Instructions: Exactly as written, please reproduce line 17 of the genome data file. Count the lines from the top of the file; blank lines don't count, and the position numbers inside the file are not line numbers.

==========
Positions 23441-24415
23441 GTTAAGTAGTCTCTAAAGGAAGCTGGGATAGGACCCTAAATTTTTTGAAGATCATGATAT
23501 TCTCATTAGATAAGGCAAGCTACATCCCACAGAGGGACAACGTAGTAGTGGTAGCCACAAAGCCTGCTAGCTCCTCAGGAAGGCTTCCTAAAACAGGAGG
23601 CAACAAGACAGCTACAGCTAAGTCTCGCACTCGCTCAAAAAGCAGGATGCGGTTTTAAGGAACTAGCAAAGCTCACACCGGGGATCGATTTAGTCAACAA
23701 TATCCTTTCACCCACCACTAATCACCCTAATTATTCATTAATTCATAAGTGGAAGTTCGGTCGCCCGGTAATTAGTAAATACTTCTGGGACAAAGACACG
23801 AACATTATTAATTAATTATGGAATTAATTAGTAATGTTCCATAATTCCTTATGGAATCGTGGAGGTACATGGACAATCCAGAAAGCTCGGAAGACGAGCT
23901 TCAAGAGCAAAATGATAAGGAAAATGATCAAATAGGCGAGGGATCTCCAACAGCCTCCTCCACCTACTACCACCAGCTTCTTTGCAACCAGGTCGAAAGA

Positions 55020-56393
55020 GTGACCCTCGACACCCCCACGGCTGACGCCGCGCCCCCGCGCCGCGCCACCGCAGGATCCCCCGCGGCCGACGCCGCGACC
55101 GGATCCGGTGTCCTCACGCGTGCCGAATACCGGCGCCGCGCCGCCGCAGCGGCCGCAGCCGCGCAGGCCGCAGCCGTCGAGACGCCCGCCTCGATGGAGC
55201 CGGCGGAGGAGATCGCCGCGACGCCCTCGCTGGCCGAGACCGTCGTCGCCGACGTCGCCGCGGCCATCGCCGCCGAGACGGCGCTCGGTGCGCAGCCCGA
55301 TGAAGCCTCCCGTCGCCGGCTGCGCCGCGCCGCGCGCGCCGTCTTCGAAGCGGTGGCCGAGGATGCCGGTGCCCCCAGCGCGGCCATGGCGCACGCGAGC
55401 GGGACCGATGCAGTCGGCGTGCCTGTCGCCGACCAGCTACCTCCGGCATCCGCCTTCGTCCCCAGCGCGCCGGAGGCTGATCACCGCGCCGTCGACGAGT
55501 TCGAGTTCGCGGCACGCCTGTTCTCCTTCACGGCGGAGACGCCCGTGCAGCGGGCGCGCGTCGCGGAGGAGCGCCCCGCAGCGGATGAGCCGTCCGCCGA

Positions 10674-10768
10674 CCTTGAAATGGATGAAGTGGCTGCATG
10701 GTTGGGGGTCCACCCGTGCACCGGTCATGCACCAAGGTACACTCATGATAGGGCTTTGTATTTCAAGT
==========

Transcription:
10701 GTTGGGGGTCCACCCGTGCACCGGTCATGCACCAAGGTACACTCATGATAGGGCTTTGTATTTCAAGT